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J Neurol Sci. 2000 Mar 15;174(2):85-91.

Brain atrophy in relapsing-remitting multiple sclerosis: relationship with 'black holes', disease duration and clinical disability.

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Department of Neurological Sciences, University of Rome 'La Sapienza', Viale dell'Università 30, 00185, Rome, Italy.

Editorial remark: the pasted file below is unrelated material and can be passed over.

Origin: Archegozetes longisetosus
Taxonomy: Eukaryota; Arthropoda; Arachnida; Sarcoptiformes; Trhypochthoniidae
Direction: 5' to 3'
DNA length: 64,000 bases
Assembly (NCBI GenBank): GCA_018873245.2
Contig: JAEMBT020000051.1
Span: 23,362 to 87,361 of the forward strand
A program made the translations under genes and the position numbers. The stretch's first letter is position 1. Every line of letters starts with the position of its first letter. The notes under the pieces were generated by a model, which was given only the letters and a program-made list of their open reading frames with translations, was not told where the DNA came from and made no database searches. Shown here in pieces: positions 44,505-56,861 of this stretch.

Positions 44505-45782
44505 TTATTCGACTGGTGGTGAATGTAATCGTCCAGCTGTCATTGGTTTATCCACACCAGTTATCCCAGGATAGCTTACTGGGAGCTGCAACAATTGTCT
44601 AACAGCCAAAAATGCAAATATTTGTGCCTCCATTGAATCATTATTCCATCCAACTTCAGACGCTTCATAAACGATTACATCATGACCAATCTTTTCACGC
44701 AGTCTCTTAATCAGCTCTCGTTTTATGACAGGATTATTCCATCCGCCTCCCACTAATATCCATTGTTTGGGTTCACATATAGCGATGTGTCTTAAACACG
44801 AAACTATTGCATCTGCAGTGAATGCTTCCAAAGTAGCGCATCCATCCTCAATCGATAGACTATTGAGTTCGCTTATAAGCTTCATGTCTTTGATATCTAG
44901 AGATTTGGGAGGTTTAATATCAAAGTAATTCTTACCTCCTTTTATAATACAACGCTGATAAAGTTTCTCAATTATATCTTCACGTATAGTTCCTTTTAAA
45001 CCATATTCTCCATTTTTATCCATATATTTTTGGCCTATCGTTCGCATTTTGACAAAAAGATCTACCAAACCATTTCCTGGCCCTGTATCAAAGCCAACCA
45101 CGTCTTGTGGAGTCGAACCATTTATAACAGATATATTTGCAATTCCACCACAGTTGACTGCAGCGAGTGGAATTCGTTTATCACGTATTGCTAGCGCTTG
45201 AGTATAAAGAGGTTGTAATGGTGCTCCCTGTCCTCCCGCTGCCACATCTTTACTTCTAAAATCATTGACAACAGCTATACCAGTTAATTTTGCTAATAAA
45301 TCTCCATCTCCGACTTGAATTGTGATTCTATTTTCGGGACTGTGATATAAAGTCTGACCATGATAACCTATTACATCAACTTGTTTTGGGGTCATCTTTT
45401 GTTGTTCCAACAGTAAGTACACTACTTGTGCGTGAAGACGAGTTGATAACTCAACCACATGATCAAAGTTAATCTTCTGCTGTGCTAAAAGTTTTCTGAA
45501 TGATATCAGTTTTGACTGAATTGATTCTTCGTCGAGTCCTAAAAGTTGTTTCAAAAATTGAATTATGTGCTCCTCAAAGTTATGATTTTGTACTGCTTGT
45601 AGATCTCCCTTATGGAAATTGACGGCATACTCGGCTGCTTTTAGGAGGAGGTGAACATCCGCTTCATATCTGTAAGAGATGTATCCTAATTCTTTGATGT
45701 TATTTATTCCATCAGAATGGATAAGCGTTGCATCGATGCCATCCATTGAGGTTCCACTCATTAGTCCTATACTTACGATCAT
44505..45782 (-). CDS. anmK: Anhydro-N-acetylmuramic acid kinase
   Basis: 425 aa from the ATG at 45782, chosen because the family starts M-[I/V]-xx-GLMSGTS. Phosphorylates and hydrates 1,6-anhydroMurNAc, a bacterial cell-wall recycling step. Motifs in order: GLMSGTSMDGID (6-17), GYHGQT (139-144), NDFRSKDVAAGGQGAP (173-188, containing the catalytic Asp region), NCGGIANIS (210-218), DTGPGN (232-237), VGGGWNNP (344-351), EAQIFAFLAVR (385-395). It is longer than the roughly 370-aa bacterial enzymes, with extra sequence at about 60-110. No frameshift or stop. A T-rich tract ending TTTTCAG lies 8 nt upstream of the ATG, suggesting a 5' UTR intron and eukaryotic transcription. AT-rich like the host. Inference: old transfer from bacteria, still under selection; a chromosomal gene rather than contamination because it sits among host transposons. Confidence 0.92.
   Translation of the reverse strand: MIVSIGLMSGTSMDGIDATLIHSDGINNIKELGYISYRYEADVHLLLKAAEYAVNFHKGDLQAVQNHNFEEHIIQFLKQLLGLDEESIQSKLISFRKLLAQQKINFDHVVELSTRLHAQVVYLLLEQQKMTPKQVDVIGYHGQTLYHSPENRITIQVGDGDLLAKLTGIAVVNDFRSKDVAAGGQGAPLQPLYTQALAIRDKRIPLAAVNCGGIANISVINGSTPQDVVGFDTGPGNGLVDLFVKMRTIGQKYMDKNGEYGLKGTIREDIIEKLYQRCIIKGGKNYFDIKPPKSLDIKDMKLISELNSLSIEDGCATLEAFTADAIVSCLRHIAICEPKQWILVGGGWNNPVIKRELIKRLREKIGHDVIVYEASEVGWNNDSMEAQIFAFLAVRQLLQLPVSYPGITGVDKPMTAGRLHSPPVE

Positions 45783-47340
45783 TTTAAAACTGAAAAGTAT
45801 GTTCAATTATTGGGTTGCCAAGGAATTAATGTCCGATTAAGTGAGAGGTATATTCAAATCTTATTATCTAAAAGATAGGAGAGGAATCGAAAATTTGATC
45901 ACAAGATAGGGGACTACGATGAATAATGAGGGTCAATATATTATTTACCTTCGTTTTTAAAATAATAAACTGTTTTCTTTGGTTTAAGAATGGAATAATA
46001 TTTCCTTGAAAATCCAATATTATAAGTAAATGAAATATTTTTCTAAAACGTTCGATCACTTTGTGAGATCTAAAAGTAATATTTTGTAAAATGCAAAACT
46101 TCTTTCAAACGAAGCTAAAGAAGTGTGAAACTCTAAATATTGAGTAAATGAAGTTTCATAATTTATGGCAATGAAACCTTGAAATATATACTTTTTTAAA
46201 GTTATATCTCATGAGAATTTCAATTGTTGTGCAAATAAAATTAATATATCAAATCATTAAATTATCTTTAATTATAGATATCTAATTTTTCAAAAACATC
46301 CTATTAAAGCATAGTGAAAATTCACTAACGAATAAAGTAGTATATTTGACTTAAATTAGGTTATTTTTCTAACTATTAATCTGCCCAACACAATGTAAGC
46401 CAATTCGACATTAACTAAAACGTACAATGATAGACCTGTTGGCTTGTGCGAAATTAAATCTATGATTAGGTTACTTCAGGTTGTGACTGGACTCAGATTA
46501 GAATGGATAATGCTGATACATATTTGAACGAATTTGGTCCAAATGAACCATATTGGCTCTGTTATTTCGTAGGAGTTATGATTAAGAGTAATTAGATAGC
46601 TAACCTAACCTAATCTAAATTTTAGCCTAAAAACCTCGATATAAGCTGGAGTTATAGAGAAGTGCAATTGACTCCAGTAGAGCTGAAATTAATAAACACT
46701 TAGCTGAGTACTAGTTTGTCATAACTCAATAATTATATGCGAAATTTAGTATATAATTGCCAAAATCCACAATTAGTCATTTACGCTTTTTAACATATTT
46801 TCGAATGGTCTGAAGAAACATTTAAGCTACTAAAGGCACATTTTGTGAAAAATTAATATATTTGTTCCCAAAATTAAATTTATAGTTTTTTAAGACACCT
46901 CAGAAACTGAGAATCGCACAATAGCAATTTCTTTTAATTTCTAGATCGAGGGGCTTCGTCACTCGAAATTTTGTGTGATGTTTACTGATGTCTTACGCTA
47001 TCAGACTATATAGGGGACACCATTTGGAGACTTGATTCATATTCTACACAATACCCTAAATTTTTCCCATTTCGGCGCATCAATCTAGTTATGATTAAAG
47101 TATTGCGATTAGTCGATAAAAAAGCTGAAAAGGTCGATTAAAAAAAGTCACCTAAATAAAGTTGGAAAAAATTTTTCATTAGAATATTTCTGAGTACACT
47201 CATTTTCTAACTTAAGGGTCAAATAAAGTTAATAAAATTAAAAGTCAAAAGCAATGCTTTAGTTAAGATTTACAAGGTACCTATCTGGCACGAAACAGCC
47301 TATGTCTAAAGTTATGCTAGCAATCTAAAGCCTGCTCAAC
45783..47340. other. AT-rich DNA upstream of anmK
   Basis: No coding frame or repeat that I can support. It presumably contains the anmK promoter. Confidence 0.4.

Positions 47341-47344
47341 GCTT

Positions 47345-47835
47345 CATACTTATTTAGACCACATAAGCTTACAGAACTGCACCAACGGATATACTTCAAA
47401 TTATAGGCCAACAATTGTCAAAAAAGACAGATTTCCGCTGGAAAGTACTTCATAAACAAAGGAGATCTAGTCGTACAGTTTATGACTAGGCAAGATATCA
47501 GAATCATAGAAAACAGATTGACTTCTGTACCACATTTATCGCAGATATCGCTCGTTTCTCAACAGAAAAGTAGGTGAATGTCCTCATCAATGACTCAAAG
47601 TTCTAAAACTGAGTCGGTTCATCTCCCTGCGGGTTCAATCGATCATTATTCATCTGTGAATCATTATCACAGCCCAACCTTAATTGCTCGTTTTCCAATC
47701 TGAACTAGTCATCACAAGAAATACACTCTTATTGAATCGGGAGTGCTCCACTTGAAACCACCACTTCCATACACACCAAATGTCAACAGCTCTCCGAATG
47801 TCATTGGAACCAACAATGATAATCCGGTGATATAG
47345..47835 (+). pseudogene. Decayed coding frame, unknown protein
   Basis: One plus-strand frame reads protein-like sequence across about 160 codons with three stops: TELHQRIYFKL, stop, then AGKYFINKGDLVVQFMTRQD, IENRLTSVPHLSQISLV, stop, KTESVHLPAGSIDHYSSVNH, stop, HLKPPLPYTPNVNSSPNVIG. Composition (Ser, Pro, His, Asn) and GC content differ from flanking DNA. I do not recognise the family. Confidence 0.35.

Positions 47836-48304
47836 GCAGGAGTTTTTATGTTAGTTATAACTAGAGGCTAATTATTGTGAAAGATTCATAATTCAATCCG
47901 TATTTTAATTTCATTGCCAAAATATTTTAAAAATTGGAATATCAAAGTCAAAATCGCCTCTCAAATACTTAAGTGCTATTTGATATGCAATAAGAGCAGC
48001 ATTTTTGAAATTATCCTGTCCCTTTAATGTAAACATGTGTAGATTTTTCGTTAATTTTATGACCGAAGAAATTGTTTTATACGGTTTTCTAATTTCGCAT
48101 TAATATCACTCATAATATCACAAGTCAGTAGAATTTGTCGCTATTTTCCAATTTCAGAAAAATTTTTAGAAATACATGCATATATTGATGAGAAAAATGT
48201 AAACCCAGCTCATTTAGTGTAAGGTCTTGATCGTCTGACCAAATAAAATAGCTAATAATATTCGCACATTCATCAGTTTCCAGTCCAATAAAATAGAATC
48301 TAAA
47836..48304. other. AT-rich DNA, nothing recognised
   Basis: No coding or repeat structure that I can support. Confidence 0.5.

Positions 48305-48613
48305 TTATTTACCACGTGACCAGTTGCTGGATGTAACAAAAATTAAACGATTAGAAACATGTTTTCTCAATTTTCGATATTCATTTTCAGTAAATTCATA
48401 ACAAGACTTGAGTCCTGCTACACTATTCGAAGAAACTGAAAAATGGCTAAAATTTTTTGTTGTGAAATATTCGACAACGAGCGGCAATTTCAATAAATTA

Recent MRI studies in multiple sclerosis have highlighted the potential role of brain atrophy evaluation as a putative marker of disease progression. In the present study, we evaluated the supratentorial and infratentorial brain volume in patients with relapsing remitting multiple sclerosis (RR MS) and in healthy subjects. Moreover, we determined whether brain volumes of MS patients are associated with different aspects of brain MRI abnormalities and clinical findings. Two-dimensional acquired MRI was performed on 52 relapsing-remitting multiple sclerosis and 30 healthy subjects. The volume of supratentorial and infratentorial structures was measured in selected representative slices. Gd-enhancement, T2 hyperintense, T1 hypointense (i.e. 'black holes') total lesion load, as well as the area of corpus callosum was calculated in the MS group and related to brain volume measures. Correlations between MRI parameters and clinical features were also considered. MS patients had significantly lower supratentorial, infratentorial brain volume and corpus callosum area than healthy subjects (P<0.01). Supratentorial brain volume was significantly related to corpus callosum area (r=0.58; P<0.01) and T1 hypointense lesion load (r=0.48; P<0.01), but not with T2 hyperintense lesion load. Infratentorial/supratentorial ratio was significantly associated with disease duration and EDSS score (r=-0.34; P=0.02 and r=-0.49; P<0.01, respectively). This study documents that brain atrophy is an early MRI finding in RR MS and it is closely related to 'black holes' burden. The use of relative values (infratentorial/supratentorial ratio) may increase the conspicuity of correlation between clinical and MRI findings.

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